At the same time Fever Pitch was coming out, Stephen King had a book out about being a life-long Red Sox fan -- one that would have had little interest if the Red Sox had not actually surprised everyone by winning, but instead sold tons and tons of copies due to all the people who just had their obsessions validated. He just happened to pick the only year in history that his book would have made crap-loads of money. (Of course I mean other than the normal crap-loads of money he makes when he publishes anything.)
So in addition to Stephen King and 20th Century Fox, who else would profit from advance knowledge of the Red Sox winning the series? Wait a second, did I just say Fox?? Fox had the broadcast rights for the World Series at the time, and stood to make tons and tons of money by stretching out the series to 7 games, having the Red Sox finally pull it out. The Fox connection also came in handy while shooting the movie at the games. They actually couldn't shoot during the game due to league rules, but the camera operators at Fox would occasionally point the HD cameras at where Jimmy Fallon and Drew Barrymore were sitting. It was then no problem to acquire that HD footage to splice into the movie during editing, thus nicely side-stepping the league's "no filming" policy. The scene where Drew and Jimmy ran out on the field was against rules as well. They didn't have permission, and according to Drew, they were trying to bribe security into letting them go out until they finally just ran past security onto the field. Of course the Fox camera operators were there to catch it in all its High-Def glory.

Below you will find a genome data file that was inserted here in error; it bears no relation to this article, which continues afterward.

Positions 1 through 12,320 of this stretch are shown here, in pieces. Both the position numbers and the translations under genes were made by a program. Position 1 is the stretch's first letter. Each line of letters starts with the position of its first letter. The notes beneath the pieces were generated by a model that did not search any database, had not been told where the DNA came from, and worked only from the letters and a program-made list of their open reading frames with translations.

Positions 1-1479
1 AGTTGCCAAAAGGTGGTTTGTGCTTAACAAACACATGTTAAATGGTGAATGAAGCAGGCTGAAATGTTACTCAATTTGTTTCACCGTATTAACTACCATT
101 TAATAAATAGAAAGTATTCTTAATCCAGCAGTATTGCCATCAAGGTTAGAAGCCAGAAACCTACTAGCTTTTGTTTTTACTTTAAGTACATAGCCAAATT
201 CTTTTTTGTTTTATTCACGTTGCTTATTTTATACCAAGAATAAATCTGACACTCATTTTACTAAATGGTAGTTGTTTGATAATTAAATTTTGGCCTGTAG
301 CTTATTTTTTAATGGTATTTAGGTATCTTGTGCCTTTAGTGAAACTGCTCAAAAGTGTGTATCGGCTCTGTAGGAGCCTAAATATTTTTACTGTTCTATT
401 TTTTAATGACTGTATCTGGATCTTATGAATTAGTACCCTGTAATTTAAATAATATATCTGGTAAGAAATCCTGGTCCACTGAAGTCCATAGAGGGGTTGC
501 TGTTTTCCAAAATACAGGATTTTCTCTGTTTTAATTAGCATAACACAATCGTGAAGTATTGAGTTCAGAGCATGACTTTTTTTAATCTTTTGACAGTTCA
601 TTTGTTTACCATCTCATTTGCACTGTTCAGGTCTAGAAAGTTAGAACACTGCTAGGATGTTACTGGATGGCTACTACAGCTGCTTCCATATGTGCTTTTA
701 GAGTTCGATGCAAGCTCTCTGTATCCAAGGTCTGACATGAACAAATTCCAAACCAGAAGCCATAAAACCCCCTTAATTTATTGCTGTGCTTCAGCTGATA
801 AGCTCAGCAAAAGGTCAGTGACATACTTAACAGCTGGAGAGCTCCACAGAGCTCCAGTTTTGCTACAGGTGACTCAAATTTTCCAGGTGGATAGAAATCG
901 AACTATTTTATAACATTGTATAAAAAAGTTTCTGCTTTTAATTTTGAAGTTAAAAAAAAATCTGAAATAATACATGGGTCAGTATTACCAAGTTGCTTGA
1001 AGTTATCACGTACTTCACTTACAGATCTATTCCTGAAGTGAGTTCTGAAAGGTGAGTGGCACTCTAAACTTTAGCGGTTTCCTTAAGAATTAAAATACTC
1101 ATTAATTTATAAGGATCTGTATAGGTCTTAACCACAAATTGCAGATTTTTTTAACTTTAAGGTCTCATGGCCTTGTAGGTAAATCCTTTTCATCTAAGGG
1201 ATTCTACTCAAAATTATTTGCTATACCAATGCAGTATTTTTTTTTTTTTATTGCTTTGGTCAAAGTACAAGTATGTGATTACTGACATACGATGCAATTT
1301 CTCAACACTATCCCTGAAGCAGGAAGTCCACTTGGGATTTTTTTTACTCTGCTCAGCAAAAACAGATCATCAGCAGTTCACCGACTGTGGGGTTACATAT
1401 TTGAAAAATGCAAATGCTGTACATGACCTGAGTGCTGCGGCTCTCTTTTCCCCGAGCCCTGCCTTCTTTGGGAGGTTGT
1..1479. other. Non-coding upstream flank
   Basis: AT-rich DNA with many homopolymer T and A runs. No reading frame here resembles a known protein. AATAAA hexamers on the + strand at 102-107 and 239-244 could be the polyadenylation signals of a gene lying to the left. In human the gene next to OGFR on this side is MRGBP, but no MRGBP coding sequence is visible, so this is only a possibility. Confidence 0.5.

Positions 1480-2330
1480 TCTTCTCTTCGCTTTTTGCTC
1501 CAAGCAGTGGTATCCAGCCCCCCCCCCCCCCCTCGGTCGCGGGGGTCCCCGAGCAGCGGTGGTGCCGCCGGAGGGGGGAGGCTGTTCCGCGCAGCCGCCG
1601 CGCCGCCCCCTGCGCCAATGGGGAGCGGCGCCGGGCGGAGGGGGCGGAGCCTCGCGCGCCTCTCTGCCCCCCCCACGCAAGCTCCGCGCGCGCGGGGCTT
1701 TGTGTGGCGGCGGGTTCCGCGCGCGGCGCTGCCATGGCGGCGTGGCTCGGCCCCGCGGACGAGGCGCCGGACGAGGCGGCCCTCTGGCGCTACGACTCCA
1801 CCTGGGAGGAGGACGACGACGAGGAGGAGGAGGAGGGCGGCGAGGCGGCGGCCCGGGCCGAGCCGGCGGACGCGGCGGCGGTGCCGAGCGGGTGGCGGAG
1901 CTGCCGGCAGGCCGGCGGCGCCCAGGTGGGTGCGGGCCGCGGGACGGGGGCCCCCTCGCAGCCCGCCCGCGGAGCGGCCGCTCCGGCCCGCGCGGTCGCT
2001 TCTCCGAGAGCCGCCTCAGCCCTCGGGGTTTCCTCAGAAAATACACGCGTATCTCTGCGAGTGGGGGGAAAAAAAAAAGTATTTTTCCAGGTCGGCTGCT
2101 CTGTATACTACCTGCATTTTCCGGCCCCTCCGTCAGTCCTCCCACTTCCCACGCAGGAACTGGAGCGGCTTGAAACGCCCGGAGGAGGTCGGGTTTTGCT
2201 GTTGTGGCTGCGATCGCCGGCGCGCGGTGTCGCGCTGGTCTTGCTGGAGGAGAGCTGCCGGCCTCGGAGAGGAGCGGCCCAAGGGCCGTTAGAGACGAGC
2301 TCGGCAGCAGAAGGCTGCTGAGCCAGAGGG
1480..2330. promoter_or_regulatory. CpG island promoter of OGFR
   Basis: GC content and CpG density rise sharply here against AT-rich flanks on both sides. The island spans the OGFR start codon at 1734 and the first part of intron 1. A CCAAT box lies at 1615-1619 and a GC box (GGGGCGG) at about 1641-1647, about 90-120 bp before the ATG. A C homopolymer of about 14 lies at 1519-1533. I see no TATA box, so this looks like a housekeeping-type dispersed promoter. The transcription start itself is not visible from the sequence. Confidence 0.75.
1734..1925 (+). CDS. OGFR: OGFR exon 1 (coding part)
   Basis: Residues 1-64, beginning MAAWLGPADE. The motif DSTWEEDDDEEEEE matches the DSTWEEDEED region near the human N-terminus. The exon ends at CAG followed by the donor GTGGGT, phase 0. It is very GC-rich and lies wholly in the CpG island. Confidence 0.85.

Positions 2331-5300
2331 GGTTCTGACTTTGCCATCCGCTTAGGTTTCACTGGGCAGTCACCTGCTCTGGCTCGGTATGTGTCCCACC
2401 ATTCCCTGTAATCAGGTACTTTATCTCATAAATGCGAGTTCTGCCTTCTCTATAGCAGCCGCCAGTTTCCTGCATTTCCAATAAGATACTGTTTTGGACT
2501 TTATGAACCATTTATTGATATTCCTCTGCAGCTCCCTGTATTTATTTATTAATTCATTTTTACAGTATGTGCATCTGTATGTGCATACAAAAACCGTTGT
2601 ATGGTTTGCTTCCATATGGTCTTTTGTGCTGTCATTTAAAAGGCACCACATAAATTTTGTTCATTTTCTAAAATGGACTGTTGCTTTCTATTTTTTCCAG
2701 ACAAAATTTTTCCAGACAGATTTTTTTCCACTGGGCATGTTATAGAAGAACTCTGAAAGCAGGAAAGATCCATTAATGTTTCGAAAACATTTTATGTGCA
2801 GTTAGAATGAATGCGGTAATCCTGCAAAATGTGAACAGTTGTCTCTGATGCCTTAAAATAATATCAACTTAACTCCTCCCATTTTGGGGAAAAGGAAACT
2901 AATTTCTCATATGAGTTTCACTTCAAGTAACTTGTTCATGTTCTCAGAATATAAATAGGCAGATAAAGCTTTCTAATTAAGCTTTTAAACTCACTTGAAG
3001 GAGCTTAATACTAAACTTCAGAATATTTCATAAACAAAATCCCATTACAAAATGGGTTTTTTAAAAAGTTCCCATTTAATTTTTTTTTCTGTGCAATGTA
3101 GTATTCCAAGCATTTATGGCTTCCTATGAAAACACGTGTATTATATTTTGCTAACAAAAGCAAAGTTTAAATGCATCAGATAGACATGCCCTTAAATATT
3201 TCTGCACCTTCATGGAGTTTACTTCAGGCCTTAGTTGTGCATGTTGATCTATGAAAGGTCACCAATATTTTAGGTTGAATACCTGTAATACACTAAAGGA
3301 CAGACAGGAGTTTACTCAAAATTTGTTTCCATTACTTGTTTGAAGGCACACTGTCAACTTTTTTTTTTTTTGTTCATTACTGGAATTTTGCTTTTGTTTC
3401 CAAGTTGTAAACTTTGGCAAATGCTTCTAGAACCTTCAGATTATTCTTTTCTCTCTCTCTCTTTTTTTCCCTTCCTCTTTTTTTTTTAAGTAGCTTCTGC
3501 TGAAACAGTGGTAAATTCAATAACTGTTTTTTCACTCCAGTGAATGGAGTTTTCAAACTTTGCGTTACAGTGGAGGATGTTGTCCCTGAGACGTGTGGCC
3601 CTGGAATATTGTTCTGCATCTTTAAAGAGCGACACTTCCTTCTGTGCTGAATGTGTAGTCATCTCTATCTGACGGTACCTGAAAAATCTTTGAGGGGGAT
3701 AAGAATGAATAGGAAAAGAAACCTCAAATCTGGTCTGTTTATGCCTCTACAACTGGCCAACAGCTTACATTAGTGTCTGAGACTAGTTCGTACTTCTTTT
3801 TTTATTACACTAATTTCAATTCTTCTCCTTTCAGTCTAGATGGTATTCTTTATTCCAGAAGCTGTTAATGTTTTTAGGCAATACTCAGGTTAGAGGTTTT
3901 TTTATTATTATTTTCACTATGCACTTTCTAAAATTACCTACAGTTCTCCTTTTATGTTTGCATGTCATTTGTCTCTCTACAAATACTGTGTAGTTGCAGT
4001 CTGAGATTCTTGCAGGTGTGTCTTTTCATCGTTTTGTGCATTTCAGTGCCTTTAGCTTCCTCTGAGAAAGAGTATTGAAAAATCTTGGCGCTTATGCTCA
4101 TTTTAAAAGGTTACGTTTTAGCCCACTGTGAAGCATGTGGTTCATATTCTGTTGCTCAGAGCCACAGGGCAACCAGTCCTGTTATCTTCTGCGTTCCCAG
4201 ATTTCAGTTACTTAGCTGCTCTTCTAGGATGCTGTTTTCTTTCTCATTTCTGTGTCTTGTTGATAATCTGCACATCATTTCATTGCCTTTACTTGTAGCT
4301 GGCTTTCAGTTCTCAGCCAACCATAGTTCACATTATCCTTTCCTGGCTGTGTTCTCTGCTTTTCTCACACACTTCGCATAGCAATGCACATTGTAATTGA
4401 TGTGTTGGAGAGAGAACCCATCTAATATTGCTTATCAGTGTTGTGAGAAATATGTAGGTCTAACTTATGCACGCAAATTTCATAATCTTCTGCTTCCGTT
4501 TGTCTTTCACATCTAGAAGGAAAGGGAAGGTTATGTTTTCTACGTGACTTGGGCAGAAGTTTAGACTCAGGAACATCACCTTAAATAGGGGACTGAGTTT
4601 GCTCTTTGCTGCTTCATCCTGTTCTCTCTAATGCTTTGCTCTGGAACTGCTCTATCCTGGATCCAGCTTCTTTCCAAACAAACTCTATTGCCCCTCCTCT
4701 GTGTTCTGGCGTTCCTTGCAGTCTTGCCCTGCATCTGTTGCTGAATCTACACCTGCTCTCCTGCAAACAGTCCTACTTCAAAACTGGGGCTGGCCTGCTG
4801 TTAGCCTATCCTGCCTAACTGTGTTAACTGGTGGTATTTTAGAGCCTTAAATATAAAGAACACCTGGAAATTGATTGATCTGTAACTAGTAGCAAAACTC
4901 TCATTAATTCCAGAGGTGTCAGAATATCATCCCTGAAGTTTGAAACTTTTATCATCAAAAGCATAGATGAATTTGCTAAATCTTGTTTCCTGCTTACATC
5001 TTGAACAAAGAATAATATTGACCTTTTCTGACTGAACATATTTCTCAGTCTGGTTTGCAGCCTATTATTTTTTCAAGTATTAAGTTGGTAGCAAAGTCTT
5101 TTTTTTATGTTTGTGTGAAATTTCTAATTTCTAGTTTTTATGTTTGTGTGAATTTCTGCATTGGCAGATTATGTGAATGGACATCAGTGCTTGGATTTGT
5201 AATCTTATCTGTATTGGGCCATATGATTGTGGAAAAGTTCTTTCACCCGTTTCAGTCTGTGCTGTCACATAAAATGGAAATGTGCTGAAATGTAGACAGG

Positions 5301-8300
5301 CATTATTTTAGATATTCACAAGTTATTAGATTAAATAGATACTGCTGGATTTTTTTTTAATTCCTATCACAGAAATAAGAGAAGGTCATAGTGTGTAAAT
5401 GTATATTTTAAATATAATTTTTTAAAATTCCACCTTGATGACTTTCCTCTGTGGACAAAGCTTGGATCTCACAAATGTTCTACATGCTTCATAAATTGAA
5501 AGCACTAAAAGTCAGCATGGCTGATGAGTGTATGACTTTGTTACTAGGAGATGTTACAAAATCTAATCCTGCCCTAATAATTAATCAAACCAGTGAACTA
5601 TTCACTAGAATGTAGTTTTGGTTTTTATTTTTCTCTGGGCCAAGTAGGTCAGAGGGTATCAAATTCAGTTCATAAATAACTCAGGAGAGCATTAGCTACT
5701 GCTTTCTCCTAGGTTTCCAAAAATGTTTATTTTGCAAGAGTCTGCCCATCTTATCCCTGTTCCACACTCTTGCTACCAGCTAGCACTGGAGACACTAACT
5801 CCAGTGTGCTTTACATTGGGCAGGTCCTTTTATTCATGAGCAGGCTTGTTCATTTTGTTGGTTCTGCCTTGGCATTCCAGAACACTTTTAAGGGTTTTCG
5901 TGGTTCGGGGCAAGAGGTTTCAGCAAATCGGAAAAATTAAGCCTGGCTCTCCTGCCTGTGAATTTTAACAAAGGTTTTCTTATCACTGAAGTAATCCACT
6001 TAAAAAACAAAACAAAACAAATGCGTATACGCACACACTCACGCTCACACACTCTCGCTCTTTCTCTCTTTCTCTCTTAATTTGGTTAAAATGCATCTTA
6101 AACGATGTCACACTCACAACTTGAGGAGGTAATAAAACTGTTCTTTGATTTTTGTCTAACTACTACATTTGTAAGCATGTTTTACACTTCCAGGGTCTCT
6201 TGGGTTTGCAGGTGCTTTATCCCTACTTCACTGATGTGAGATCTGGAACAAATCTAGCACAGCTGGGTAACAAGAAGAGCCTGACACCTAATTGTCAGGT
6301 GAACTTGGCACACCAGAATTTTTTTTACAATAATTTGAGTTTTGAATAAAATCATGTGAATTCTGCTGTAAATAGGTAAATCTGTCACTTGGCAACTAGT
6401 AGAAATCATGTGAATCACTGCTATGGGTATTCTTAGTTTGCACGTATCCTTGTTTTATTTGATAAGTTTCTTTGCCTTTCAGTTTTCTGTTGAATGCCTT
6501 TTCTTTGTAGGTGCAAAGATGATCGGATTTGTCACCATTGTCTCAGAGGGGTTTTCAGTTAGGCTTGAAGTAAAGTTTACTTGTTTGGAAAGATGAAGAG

Not even going into possible mafia ties and illegal gambling facilities and bookies, there were quite a few people who stood to make quite a bundle off of this. I don't necessarily think that Fox faked the World Series just to promote their movie, but they definitely took advantage of it. To me, the questions still remaining are: who set it up, and who all was in on it? As someone who doesn't follow baseball, I don't know if there were any fishy calls that could point to crooked officials, or whether or not the Yankees would have to be in on it as well.
Even without all the information, it seems pretty clear to me that something funny went on.
This is where I got tired of copying and pasting and searching for merchandise. The CBS site alone has tons and tons of this crap, not to mention all the merch available for the spinoff shows such as CSI: Miami, CSI: New York, CSI: Lancaster (Amish Country) and the upcoming CSI: Acadamy (think a mashup between Saved By the Bell and CSI) OK, so I made up CSI: Lancaster, but I bet that would be alot more watchable than any of the existing CSIs.